Anti-Japan Sentiment Gains Strength in China





As tensions between China and Japan continue to escalate, both sides can take solace knowing that things could be much worse. And not long ago, they were. In 2005, large demonstrations broke out in Beijing, Shanghai and Guangzhou and other Chinese cities in response to Japanese efforts to win a permanent seat on the U.N. Security Council and a Japanese history textbook that downplayed its wartime aggression. Protesters smashed windows of Japanese restaurants and other businesses, and police struggled to control thousands of demonstrators who surrounded the country's embassy in Beijing, some hurling rocks and bottles over the compound's gates.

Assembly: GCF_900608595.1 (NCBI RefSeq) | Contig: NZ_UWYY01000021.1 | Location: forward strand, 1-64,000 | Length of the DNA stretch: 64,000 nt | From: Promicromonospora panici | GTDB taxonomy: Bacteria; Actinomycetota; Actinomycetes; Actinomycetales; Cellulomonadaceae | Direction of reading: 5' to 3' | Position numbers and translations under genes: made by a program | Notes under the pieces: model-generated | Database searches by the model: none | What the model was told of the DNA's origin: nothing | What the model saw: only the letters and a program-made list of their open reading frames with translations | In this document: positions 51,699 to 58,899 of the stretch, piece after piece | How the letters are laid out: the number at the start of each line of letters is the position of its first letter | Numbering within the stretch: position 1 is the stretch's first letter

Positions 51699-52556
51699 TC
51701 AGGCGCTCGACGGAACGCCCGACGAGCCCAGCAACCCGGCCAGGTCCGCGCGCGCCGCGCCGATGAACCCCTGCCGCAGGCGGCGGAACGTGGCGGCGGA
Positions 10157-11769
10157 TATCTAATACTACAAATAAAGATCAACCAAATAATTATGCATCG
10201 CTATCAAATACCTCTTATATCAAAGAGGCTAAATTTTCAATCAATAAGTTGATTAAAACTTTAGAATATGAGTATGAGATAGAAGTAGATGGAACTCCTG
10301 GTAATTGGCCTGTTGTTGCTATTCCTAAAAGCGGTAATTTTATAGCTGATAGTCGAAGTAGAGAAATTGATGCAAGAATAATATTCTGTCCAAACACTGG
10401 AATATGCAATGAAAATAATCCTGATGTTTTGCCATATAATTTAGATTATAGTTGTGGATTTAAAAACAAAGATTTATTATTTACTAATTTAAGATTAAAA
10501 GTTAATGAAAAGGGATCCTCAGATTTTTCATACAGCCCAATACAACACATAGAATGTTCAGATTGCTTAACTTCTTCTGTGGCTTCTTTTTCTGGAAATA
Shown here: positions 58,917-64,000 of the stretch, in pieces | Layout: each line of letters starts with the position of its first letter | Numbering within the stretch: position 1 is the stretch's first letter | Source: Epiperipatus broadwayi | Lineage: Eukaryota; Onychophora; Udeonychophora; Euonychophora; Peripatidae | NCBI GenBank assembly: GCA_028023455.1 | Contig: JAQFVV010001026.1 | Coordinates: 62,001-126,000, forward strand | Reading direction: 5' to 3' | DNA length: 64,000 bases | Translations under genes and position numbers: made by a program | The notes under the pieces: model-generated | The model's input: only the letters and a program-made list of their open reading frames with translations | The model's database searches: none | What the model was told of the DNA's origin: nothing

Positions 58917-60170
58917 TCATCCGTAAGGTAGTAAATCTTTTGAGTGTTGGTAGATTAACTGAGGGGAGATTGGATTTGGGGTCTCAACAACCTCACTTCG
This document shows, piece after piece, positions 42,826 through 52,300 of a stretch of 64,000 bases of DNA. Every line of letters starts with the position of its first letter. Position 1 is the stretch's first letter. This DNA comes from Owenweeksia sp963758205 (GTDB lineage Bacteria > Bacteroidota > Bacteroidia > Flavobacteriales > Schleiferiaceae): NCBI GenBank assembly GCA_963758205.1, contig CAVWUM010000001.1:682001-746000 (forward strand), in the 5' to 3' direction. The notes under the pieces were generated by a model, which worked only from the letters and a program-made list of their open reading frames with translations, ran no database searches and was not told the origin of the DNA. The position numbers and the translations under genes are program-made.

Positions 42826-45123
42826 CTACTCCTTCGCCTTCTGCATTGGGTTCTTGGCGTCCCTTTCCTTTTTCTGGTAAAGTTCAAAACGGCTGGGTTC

On Saturday Chinese demonstrators gathered at the Japanese Embassy once again. The date was the 79th anniversary of the Mukden incident, a plot by Japanese Imperial Army officers that helped provoke the Japanese invasion of Manchuria. This time the antagonism was over unoccupied islets in the East China Sea known as the Diaoyu in Chinese and the Senkaku in Japanese. Japan has administered them since the early 1970s, when the U.S. ended its post – World War II control. But China and Taiwan also lay claim to them, and the likelihood of oil and gas reserves in the surrounding seabed has raised the stakes of the dispute. On Sept. 7, Japan detained a Chinese skipper after a collision between his fishing boat and two Japanese coast guard vessels happened near the islands. While Japanese authorities released the boat's 14 Chinese crew members, captain Zhan Qixiong is still being held while he is investigated for "obstructing officers on duty." Zhan, 41, could face three years in prison....



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